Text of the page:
Independent Catholic schools foster Catholic communities
My wife called my attention to an article in our diocesan newspaper entitled “Halo effect” which, on its website, is more fully entitled “Once ‘Helltown,’ Front Royal emerges as a Catholic destination”. It’s all about how the move of the two-year-old Christendom College to Front Royal, Virginia stimulated the creation of a vibrant center of Catholic faith and life in and around the once wild and woolly county seat of Warren County, Virginia.
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This new, independent Catholic college had been founded by Warren Carroll and four other faculty members in 1977 and moved to its permanent home in Front Royal in 1979, precipitating over time the Catholic “boom” that the article describes. But this is not the only Catholic success story built around a good Catholic school. Much the same thing happened in Manassas, Virginia after the foundation there of Seton School by Warren Carroll’s wife, Anne. This independent Catholic junior and senior high school, which started operations two years before Christendom, has been in Manassas ever since.
Seton’s impact on Manassas is not as clear as Christendom’s impact on Front Royal, since Manassas is a much larger community, but the Catholic presence has definitely increased in the Manassas area in significant part because of the school. At one point the late Fr. John Hardon, SJ commented: “If you want to raise your kids Catholic, move to Manassas”, and quite a few Catholic families have done exactly that. As for Front Royal, parents often send their children off to college without changing the locations of their homes, but some parents and former students have located or relocated there, as have other Catholic organizations such as Human Life International and Chelsea Academy, along with a Seton spin-off called the Seton Home Study School.
I was privileged to be one of the founding faculty of Christendom College, but I only stayed there for eight years before starting Trinity Communications and ultimately CatholicCulture.org. My wife was a long-time teacher at Seton School until her retirement just two years ago. We raised our own family of six children (and now seventeen grandchildren) in Manassas, Front Royal, and Manassas again, and two-thirds of our children have also located in Front Royal and Manassas, so I guess we are part of the trend. Though Christendom College started with 26 students almost 50 years ago, it has since grown into a well-funded institution with room for over 500 students. Though Seton School also began with just a handful of students nearly 50 years ago, it has grown to the point of educating about 350 students each year.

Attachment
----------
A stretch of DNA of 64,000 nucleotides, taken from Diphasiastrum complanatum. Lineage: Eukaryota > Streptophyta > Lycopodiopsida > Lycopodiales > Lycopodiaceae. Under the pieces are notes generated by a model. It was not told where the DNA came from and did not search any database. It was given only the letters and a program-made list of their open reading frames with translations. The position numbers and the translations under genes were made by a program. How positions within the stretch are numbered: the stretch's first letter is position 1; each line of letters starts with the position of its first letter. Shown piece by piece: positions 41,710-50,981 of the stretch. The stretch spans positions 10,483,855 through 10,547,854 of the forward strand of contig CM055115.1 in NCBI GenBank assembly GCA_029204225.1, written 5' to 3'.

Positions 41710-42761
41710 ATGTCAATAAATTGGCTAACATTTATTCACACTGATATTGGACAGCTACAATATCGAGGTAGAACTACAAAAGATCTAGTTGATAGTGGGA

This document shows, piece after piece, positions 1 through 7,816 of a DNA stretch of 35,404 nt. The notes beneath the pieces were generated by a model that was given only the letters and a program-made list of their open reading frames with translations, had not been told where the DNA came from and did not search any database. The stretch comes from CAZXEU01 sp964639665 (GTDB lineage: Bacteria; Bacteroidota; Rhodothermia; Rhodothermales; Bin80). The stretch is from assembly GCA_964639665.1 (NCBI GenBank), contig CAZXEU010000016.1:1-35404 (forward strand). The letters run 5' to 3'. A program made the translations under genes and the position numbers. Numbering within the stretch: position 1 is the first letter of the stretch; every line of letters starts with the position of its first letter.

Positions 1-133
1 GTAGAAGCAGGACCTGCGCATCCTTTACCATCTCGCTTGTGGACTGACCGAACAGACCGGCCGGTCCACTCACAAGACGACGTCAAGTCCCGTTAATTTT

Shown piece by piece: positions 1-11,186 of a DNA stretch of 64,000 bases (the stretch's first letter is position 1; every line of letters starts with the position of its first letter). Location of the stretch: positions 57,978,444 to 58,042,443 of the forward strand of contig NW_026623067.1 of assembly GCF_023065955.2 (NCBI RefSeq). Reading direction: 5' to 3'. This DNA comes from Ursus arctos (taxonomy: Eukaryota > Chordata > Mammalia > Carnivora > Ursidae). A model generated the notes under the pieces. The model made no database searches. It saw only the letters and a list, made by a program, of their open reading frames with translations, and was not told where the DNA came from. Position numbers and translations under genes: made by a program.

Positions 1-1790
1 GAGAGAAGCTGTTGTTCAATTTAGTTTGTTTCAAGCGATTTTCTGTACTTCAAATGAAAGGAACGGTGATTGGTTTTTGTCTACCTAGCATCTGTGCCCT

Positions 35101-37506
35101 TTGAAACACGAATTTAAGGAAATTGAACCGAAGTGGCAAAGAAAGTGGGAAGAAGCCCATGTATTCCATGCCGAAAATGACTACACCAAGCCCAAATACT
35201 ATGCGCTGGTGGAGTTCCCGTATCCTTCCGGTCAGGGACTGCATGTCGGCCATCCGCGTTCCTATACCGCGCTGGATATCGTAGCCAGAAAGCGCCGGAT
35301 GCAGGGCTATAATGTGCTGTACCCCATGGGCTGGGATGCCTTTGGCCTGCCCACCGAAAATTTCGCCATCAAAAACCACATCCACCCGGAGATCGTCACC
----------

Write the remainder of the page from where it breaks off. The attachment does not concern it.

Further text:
Moreover, Catholic communities have grown larger and more vibrant around both institutions. It is important to add that the Carrolls deliberately chose the Diocese of Arlington as the location for their foundations because its new bishop, Thomas Welsh, was known to be rock solid, along with the vast number of priests who began to serve under him when Pope St. Paul VI split the Diocese of Richmond to create Arlington in 1974. Both new schools—Seton and Christendom—have been strongly supported by Arlington’s bishops and priests, and the healthy parishes in and around Manassas and Front Royal only became healthier as a result.
The point is that sound Catholic educational institutions draw sound Catholic families like spiritual magnets, and of course sound dioceses with outstanding bishops and priests do the same. You can read the particular story of the Catholic boom in Front Royal which prompted these observations, but in fact there are other fine examples of the same phenomenon around the United States, involving both new and refounded colleges and schools. This is probably true in some other countries as well—though, of course, America is known for do-it-yourself non-profit organizations which, despite our growing problems with secularization and big-brother government, still remain a significant feature of our culture.
I am sure our readers can alert me to (and remind me of) other successful foundations which have stimulated the development of healthy Catholic communities. It wouldn’t hurt in the least to make a list of those that get several reliable recommendations. Let us know where the good spots are, and why you think they are so good. I’ll bet that for many of them, independent Catholic schools tell an important part of the story. Sound education through college is vital to the salvation of souls and the growth of the Catholic Church, but it is also still far too rare. We should never ignore such a sign of hope.
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